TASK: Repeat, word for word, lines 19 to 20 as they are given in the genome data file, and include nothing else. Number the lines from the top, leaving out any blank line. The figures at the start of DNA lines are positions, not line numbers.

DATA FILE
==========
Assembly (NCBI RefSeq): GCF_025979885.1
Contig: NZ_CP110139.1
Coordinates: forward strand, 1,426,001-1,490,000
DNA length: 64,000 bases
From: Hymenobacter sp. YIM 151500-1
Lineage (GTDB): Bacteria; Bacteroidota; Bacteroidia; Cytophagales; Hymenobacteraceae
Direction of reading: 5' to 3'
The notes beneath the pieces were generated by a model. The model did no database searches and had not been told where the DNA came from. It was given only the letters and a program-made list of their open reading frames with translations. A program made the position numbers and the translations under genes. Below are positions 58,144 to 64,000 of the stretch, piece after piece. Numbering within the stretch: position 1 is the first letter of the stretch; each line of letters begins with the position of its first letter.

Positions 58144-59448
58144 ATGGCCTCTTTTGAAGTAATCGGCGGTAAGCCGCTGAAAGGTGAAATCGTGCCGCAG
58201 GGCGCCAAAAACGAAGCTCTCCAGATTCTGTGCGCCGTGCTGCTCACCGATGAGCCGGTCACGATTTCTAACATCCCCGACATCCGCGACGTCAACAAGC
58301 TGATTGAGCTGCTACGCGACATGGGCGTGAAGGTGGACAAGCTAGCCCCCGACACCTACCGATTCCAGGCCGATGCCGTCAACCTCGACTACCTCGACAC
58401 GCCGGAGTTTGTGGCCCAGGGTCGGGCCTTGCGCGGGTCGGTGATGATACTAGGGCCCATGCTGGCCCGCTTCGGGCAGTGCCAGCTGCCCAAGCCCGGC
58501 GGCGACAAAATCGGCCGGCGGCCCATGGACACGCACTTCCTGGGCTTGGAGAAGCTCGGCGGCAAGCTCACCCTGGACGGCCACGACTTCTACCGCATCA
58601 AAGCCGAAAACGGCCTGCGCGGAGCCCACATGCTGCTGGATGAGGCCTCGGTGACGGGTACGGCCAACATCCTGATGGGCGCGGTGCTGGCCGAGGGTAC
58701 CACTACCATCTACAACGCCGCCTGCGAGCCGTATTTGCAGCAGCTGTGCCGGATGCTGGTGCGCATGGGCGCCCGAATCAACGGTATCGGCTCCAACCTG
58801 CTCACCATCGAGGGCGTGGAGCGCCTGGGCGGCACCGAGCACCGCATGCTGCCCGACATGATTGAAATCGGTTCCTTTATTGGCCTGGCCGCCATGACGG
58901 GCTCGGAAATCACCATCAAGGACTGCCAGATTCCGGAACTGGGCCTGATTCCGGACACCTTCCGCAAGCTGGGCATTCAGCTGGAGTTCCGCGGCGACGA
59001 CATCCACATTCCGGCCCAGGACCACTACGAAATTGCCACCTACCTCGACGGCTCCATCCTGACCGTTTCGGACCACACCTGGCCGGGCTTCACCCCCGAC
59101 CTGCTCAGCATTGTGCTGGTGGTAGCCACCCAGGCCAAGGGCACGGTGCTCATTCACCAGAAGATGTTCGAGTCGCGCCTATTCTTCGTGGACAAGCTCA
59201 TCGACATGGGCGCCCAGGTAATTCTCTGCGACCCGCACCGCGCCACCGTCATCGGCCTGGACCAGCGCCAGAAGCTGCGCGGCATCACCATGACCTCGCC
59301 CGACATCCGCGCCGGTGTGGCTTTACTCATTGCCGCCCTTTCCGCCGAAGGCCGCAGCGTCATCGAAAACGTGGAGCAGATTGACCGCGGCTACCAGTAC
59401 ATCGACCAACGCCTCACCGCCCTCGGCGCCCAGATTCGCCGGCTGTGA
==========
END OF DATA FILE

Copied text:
59001 CATCCACATTCCGGCCCAGGACCACTACGAAATTGCCACCTACCTCGACGGCTCCATCCTGACCGTTTCGGACCACACCTGGCCGGGCTTCACCCCCGAC
59101 CTGCTCAGCATTGTGCTGGTGGTAGCCACCCAGGCCAAGGGCACGGTGCTCATTCACCAGAAGATGTTCGAGTCGCGCCTATTCTTCGTGGACAAGCTCA